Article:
It was the first time I had ever been told upon entering a room to remove everything below the waste and lie on the bed. At first they didn’t give me anything to cover myself with and I felt very uncomfortable and exposed. After all, there were 5 people in the room not including me.
Eventually she brought over what can only be described as a paper tea towel and put it over my lower half. The next thing I didn’t expect at all. I had posted about having this procedure on the forum and it was apparently a very easy thing to go through. Not for me. They tried inserting the catheter through my cervix, but it would only go so far. It needed to go through, but it’s as if it couldn’t so more pressure was put on it.
It was so uncomfortable and luckily they decided to deposit the dye where they were and hope for the best. Thankfully that worked and the scan showed that one tube was clearly not blocked and the other tube was, in the Nurse’s words, “hiding”, so they couldn’t see it very well, but it looked blockage free too.
I just want to make it clear here that this procedure is meant to be very simple and it will be explained about my cervix later on, so if you are having this then please don’t worry, you will probably be in and out with no issues.
My memory is slightly deceiving here as I tend to blank out as many negative experiences as possible (I would love to believe this, but I actually think I just have a bad memory), I think I then got a letter through the post to say everything looked great and my tubes were not the issue. This was great news!! So the Husband must be the problem right? Joke!
Another few months past and I find myself sat in the doctor’s surgery again waiting to find out what the next move was going to be. Another referral was sent to the hospital and another post box watch began. Then my second golden ticket arrived within a few months. This time a different procedure is mentioned.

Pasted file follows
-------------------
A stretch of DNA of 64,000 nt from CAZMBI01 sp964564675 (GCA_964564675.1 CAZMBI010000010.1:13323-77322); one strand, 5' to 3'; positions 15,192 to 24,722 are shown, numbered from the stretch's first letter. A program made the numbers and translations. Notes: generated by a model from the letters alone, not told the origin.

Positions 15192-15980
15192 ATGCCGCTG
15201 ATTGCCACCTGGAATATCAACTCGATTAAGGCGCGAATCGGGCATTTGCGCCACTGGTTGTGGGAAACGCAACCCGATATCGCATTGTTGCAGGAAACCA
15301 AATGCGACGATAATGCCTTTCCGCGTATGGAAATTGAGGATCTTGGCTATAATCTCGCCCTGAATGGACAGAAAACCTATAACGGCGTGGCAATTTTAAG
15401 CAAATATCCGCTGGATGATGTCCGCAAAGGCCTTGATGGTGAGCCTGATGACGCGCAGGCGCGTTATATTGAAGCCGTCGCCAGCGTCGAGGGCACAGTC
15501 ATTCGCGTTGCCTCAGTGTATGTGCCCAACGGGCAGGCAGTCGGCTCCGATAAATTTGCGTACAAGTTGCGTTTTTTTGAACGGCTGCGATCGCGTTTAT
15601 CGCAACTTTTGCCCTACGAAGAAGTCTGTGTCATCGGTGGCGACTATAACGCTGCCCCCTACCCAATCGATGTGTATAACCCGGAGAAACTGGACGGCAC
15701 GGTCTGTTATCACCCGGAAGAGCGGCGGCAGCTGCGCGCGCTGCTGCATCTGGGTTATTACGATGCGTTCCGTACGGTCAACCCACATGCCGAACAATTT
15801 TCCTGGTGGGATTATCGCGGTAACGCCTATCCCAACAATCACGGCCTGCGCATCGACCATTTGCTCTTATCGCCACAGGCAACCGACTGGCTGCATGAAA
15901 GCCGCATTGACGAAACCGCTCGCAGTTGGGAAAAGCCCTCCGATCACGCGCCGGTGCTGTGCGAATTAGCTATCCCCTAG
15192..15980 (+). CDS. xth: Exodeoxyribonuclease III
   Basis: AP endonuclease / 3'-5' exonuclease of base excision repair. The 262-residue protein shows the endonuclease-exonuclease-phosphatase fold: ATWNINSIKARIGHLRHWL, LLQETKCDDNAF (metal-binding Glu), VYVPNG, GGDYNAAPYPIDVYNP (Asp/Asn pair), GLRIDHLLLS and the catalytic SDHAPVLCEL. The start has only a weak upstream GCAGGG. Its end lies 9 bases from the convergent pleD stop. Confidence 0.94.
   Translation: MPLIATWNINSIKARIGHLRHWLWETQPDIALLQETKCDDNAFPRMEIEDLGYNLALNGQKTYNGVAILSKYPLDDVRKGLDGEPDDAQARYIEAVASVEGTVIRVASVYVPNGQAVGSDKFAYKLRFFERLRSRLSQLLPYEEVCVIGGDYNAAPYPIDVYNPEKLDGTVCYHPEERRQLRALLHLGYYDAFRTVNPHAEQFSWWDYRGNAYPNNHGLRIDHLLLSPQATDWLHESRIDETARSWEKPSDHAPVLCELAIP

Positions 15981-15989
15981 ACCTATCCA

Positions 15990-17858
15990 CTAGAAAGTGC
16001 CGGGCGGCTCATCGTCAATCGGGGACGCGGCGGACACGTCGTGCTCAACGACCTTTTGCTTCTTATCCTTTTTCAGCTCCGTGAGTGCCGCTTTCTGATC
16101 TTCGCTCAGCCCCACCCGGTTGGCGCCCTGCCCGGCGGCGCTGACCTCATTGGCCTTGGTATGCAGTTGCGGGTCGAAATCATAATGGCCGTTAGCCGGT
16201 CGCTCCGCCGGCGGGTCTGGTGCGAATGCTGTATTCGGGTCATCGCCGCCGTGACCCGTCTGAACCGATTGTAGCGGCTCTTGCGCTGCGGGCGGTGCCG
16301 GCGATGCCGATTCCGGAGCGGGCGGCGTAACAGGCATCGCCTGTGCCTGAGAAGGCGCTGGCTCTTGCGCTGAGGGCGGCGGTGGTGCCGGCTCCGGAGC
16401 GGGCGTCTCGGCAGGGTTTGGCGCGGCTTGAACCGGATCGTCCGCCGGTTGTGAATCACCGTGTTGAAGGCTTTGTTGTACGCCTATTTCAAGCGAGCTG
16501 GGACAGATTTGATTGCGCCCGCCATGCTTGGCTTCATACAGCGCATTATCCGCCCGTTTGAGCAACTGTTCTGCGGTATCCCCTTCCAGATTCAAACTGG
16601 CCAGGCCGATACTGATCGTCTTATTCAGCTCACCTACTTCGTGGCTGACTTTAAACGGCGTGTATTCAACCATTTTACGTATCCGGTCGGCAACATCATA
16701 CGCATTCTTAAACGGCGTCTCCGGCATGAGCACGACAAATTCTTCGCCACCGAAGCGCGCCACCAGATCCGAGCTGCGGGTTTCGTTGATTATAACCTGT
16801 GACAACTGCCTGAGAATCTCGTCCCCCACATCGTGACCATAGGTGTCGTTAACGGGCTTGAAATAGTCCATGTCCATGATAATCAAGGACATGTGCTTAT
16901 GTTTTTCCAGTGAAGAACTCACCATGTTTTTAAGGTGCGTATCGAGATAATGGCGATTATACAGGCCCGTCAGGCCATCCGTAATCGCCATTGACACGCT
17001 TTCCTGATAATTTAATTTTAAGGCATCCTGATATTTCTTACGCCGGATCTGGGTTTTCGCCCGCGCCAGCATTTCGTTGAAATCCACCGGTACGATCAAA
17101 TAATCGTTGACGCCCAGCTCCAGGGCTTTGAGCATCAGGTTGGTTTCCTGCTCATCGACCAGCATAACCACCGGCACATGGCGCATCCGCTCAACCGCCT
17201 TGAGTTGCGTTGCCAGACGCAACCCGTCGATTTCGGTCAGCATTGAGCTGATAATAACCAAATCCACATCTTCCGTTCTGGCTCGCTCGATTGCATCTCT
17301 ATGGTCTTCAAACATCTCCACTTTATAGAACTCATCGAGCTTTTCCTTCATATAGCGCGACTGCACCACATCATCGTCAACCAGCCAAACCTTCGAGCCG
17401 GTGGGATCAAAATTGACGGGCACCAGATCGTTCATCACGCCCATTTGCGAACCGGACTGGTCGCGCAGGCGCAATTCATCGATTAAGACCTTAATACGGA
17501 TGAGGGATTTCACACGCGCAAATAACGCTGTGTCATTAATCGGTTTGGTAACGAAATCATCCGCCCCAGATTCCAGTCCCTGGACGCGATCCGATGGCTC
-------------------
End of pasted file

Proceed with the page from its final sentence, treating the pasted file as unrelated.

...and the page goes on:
I have to take a drug called Clomid. This will apparently make my ovaries produce more follicles and eggs giving me a higher chance for one of my Husband’s Boys to reach one of them. Now this sounds good, right? This is bound to work!
During each cycle I also had to report to the hospital for several scans where they would insert a dildo-cam (this was my pet name for the prod that had to be inserted internally) to check my ovaries were not going mad and producing too many follicles. If this happened, then the cycle would have to be terminated, as there would be a risk of multiple pregnancies. Great! I hear some of you say. Not when the risk is for about 8 babies at once!
I start the drugs and was told to drink plenty of water, which helps to prevent headaches. Headaches?? Some days I felt like I had been belted over the head with the dildo-cam. Apart from that, the only other thing it felt like was I was carrying two tennis balls around with me, one either side of my womb.
I was a lucky one, my cycles were very good and I didn’t have any terminated. They were doing as they were told. Each month, one of my 100’s of pregnancy tests came out and I sat there looking for the second line. Oooooh wait, that’s one there isn’t it? I would stand holding it up to the brightest light to see if there was a glimpse of a line. Nothing. Just disappointment, upset and desperation was left.
This happened like a slow torture for 6 months and not a sniff of a positive. I had a review meeting with the Lady I was seeing in this time and she spoke about now trying a procedure called IUI. I was very lucky to have the loveliest of Nurses dealing with me at this stage. She made me feel so comfortable.
I was to learn that this was going to be a very important factor with what was coming up for me next.
Check in Thursday for the next installment of Nicola’s Story.